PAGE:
Length - Maximum of approx. 2 – 4 feet
Weight - Maximum of approx. 15 – 50 lbs.
The red snapper is distributed I the Atlantic Ocean along the southeastern United States, and throughout the Gulf of Mexico. Although it is uncommon, these snapper can be found as far north as Massachusetts.
Preferring deeper waters ranging from 30 to 200 feet, the red snapper aggregates around structures like reefs, rocky bottoms, ledges, oil rigs, shipwrecks, and oceanic ridges. Throughout the lifespan of a red snapper its habitat needs change in relation to need for cover and varying food habits.
Red snapper feed on other finfish, crabs, shrimp, worms, and squid.
Red snapper grow at a steady rate have a prolonged lifespan. Individuals have been recorded to live for nearly 60 years in the Gulf of Mexico. These schooling fish reach maturity at the age of two, but will steadily increase their reproductive output over the years. The larger individuals over the age of 15 contribute the majority of offspring into the population.
Importance to Fisheries and Aquaculture:
Red snapper is the most economically important fish in the Gulf of Mexico for both the commercial and recreational fishing industries. In the Gulf of Mexico alone over 8 million pounds of red snapper was harvested. The commercial sector alone accounted for nearly twelve million dollars in red snapper sold at the dock. As the price of red snapper remains high, the fishing pressures from both recreation and commercial sectors will continue. Thus, it would be extremely beneficial to enhance the stocks through aquaculture production of juveniles to be released in the while. The development of responsible stock enhancement strategies could yield tens of millions of dollars in additional economic gains in the Gulf Coast region.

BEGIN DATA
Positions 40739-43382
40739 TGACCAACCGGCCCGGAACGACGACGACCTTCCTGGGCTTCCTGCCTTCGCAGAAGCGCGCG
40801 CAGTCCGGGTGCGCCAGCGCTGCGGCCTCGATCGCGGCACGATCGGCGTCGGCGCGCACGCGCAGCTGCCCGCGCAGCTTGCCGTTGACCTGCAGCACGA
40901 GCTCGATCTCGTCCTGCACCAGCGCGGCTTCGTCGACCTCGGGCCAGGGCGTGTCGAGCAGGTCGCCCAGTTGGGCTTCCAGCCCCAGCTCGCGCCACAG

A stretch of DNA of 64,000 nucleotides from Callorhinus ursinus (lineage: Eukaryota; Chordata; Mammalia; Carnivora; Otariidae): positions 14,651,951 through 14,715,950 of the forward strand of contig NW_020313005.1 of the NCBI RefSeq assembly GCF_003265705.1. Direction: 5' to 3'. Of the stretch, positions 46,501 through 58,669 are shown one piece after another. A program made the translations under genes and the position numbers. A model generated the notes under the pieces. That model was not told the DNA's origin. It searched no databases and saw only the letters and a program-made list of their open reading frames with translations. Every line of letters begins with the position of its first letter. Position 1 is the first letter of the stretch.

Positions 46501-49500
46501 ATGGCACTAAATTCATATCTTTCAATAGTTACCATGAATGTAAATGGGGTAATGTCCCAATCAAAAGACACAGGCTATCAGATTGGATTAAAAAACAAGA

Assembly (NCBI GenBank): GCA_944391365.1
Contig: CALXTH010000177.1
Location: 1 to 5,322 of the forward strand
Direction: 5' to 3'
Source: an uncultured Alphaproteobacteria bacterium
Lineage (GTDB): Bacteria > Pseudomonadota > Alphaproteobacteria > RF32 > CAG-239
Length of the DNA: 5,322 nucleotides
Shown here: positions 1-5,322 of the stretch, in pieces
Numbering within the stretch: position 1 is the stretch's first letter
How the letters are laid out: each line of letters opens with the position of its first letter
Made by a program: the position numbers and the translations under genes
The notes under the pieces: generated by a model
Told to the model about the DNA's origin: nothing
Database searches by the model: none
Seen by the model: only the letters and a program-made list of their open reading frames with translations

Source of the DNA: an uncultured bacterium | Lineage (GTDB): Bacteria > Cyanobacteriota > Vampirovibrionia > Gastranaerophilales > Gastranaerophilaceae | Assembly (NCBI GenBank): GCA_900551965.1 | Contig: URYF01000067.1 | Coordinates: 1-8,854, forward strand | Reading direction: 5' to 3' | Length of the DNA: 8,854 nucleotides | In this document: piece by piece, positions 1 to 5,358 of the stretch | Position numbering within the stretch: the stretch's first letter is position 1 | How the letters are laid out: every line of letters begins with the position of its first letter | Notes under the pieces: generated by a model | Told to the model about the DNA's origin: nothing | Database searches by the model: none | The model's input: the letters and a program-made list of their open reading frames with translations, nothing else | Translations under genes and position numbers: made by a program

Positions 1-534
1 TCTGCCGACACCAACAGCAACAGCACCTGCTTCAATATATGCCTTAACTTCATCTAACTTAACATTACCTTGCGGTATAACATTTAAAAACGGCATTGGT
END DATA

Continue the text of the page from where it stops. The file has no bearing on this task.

Red snapper found in deeper waters are considerably more ‘red’ than those found higher in the water column. All red snapper have pronounced canine teeth, which is the reason this group of fish is referred to as snapper.
The largest red snapper recorded was caught in Louisiana in 1996. This fish weighed in at 50 lb. 4 oz.